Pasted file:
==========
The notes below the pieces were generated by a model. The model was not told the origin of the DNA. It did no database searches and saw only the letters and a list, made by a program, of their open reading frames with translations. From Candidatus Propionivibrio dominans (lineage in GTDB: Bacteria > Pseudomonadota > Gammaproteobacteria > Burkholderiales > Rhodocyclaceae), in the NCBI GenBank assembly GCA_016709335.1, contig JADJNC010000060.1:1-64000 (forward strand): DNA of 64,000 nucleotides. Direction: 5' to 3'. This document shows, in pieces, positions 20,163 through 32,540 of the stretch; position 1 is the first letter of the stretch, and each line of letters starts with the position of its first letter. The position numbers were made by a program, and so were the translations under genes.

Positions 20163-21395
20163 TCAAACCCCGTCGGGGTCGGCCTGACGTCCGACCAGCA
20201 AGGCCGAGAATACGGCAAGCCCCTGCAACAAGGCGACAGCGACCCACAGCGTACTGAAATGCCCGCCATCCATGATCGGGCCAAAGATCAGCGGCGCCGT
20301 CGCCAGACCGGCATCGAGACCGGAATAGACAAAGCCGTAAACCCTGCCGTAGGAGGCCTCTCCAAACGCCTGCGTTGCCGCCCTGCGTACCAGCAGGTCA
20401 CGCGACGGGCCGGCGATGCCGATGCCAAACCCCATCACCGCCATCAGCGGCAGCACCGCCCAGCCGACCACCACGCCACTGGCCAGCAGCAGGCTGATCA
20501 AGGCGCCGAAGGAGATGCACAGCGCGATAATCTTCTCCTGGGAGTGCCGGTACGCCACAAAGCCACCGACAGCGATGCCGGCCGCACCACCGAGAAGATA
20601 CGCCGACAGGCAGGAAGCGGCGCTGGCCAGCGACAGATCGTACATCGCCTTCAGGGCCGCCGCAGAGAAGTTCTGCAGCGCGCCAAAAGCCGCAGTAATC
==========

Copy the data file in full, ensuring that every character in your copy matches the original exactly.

The notes below the pieces were generated by a model. The model was not told the origin of the DNA. It did no database searches and saw only the letters and a list, made by a program, of their open reading frames with translations. From Candidatus Propionivibrio dominans (lineage in GTDB: Bacteria > Pseudomonadota > Gammaproteobacteria > Burkholderiales > Rhodocyclaceae), in the NCBI GenBank assembly GCA_016709335.1, contig JADJNC010000060.1:1-64000 (forward strand): DNA of 64,000 nucleotides. Direction: 5' to 3'. This document shows, in pieces, positions 20,163 through 32,540 of the stretch; position 1 is the first letter of the stretch, and each line of letters starts with the position of its first letter. The position numbers were made by a program, and so were the translations under genes.

Positions 20163-21395
20163 TCAAACCCCGTCGGGGTCGGCCTGACGTCCGACCAGCA
20201 AGGCCGAGAATACGGCAAGCCCCTGCAACAAGGCGACAGCGACCCACAGCGTACTGAAATGCCCGCCATCCATGATCGGGCCAAAGATCAGCGGCGCCGT
20301 CGCCAGACCGGCATCGAGACCGGAATAGACAAAGCCGTAAACCCTGCCGTAGGAGGCCTCTCCAAACGCCTGCGTTGCCGCCCTGCGTACCAGCAGGTCA
20401 CGCGACGGGCCGGCGATGCCGATGCCAAACCCCATCACCGCCATCAGCGGCAGCACCGCCCAGCCGACCACCACGCCACTGGCCAGCAGCAGGCTGATCA
20501 AGGCGCCGAAGGAGATGCACAGCGCGATAATCTTCTCCTGGGAGTGCCGGTACGCCACAAAGCCACCGACAGCGATGCCGGCCGCACCACCGAGAAGATA
20601 CGCCGACAGGCAGGAAGCGGCGCTGGCCAGCGACAGATCGTACATCGCCTTCAGGGCCGCCGCAGAGAAGTTCTGCAGCGCGCCAAAAGCCGCAGTAATC